“Wow,” I murmur. “Hit me right with the ugly details, Doc.”
He chuckles. “It’s my job, I’m afraid. Are you getting any sleep?”
I shrug and nod. “Yeah, I am sleeping well. Like I said, right now, I feel normal. Like there is nothing going on inside me, you know? If I didn’t come in here and get all those tests, I’d probably think I just had a virus that was causing more headaches than normal. Is that how this is supposed to feel?”
He nods. “For a while, yes. A lot of people have these things and don’t know, but you found yours early enough that you shouldn’t have any long-term damage from it. Provided you follow my advice and have it removed as soon as possible. The longer you leave it, the worse it’ll get, and you’ll be putting your life at risk.”
“Again with the hitting me with the horrible truth.”
He smiles, warmly. He does that a lot. Like he thinks my sarcastic personality is enjoyable. I cross my arms and lean back in the chair, staring out the window at the blue sky that we haven’t seen for quite a few days now.
Rain always finds a way of showing up when you don’t want it. Like a dark cloud that drags you down.
I’m making myself crazier, I swear.
“Have you spoken to your family about this yet?”
I snort, softly, so it’s still lady like. “No. My mom is dead.”
He blinks, shocked. “She’s dead?”
“Yes, dead. Gone. I lost her five years ago. My father died when I was just a baby.”
“Do you have siblings?”
“A sister, and two step siblings,” I mumble.
“Are you close with any of them?”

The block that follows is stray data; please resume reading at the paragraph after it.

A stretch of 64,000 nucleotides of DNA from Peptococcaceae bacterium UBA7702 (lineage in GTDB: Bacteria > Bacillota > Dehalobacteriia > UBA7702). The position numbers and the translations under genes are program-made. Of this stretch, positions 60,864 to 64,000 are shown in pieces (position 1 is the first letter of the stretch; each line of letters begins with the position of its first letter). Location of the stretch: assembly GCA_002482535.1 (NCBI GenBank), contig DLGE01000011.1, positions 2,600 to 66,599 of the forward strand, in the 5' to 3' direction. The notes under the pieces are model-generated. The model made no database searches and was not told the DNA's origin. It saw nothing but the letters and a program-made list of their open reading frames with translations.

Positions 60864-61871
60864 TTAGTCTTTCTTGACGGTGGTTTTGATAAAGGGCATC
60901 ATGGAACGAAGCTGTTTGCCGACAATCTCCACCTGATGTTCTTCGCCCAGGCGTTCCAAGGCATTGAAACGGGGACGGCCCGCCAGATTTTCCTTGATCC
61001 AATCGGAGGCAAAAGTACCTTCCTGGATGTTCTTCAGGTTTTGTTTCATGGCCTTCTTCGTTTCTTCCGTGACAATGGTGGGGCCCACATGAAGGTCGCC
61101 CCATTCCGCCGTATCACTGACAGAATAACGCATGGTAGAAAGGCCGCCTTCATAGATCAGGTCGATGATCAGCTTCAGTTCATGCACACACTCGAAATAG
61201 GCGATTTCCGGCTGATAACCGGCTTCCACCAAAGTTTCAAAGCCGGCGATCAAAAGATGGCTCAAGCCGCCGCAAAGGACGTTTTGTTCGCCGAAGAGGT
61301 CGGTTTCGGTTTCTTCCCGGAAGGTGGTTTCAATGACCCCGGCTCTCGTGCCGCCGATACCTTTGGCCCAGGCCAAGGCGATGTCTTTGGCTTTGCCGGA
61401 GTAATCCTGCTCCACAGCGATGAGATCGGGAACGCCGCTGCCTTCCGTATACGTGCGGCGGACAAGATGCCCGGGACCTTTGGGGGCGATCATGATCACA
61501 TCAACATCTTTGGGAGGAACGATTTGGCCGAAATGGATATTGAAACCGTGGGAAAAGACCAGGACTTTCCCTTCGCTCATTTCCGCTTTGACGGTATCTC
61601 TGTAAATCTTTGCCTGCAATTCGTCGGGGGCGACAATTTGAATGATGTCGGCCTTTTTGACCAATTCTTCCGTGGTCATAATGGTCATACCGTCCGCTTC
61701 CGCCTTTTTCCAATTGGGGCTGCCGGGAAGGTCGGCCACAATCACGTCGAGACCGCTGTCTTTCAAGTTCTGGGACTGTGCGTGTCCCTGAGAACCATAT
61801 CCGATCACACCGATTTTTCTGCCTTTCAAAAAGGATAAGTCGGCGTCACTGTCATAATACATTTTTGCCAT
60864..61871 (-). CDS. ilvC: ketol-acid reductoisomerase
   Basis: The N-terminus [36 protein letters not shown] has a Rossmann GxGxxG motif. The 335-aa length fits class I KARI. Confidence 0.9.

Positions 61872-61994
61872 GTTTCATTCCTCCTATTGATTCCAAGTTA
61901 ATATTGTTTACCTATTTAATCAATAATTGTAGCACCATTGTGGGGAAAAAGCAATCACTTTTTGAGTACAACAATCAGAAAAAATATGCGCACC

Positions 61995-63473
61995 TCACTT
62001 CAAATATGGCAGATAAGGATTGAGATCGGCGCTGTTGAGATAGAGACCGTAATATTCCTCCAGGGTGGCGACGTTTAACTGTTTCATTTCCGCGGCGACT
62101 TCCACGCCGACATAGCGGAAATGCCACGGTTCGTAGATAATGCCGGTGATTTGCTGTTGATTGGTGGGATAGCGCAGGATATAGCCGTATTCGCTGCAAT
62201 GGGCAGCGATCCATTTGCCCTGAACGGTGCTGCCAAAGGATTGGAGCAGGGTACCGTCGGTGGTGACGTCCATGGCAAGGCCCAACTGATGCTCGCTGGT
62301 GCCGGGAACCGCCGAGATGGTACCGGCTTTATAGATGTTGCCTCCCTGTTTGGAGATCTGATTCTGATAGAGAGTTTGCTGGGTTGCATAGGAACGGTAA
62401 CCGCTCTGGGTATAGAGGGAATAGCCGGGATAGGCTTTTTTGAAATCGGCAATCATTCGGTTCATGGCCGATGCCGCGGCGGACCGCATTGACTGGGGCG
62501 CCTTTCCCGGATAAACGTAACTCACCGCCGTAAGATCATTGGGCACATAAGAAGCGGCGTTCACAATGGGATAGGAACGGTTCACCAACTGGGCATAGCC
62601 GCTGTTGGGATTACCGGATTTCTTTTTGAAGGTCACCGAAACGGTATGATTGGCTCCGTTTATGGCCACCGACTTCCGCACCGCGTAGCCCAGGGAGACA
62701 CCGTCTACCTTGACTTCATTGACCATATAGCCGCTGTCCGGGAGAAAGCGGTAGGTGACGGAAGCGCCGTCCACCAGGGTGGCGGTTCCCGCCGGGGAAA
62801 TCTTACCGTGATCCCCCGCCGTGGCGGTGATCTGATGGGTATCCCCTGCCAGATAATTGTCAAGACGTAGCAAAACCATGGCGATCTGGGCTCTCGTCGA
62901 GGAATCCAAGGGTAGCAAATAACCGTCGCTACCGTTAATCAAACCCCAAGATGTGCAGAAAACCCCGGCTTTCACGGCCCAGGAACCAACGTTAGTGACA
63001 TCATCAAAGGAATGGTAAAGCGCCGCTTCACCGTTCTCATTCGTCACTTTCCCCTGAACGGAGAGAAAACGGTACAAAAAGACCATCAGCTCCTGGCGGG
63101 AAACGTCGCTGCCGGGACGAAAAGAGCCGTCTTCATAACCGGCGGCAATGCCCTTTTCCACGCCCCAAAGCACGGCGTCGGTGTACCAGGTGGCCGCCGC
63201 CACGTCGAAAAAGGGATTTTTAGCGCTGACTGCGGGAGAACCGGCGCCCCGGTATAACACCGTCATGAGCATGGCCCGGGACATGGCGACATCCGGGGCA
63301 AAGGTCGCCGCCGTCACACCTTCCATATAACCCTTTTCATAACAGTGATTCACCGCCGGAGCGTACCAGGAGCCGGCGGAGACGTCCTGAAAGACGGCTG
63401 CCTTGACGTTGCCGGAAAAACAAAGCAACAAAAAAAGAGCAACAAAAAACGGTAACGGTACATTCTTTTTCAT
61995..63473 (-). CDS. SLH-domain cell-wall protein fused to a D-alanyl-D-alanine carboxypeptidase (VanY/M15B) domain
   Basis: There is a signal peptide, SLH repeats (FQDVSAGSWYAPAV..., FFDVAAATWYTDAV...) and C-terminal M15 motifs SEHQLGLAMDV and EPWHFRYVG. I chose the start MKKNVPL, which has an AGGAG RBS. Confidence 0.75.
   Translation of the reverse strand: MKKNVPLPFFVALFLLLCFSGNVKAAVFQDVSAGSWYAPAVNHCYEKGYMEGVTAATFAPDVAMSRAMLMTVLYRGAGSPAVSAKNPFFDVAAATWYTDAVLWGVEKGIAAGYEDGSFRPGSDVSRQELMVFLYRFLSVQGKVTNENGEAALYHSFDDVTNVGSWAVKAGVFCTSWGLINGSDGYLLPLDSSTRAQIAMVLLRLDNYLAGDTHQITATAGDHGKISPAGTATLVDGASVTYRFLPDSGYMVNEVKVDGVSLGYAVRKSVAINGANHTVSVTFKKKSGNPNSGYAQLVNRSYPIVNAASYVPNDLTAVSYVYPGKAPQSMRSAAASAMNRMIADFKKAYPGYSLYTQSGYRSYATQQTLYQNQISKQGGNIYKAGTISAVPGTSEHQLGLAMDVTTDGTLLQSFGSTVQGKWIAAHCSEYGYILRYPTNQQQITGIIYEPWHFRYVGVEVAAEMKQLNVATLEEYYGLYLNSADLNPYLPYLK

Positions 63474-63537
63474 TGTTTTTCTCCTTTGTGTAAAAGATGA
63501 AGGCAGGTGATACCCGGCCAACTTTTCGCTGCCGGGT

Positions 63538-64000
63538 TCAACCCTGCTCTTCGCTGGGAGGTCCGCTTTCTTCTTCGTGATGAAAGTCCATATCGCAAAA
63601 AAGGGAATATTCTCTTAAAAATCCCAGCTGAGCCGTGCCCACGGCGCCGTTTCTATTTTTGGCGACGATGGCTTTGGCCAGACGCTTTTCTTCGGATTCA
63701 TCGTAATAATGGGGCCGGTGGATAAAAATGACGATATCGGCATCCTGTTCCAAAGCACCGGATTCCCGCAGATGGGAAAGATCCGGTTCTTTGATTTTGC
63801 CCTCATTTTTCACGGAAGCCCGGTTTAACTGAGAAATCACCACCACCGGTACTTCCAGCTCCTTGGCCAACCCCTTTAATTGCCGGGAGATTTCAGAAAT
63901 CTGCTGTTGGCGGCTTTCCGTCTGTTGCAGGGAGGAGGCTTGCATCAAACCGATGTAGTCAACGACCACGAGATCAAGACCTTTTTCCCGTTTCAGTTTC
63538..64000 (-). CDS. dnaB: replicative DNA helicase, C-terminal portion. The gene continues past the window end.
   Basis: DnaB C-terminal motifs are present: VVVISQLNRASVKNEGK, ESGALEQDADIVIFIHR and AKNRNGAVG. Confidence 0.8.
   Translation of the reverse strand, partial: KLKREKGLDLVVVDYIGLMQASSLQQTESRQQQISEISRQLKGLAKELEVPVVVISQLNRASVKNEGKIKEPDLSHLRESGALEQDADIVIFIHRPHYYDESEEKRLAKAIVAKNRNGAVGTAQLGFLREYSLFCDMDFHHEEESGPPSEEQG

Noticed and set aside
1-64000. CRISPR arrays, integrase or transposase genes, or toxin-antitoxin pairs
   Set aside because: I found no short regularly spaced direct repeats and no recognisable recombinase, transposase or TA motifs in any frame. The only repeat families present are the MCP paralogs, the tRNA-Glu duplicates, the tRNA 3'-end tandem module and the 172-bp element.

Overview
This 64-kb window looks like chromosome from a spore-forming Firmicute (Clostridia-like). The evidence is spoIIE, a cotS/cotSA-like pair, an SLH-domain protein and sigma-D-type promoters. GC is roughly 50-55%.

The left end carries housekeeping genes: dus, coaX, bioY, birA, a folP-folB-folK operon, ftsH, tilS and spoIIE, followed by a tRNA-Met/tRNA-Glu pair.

I exhale, crossing my arms. “I am with my sister, when she’s not driving me crazy. The other two, once, yeah. We were close. Not so much anymore. When my mom died, I just … I didn’t deal. I stayed with them and I just felt so broken. Things went bad, I suppose, it’s a long story. I ran one day, it just, got too much and I haven’t spoken to them since. But, you’ll be glad to hear I’m going home. I kind of have to. My sister is … in some trouble and well, I want to sort that out before I get this surgery.”
“I wouldn’t recommend waiting long, Briella. Your symptoms will only proceed to get worse, and, as I said …”
“Yeah, my life, I get it. But, if I don’t go and fix this, and something goes wrong in my surgery, she’s going to be left with nobody. I’m all she has left. I’ll go, I won’t be long, and I’ll break the news when I’m there.”
He nods. “I’d like you to keep in contact, find a doctor there so I’m able to keep your blood work and scans up to date. You can’t go without getting checks. If anything, and I mean anything, starts to get worse, you need to come back immediately. Please understand that this is dangerous, and it could change at any moment.”
“I know,” I say softly. “I know that.”
“I’ll be ready for you when you return.”
I sigh. “Doc?” I ask, standing and gathering a bunch of scripts he’s given me, mostly for pain relief.
“The surgery, it’s dangerous, right?”
He looks to me, and then stands and slides his glasses off. “It is. The tumor is located on a difficult part of the brain, but not impossible. There are a lot of risks, but it is growing and if we don’t go in and remove it, or at least try, it’ll eventually paralyze you, or worse …”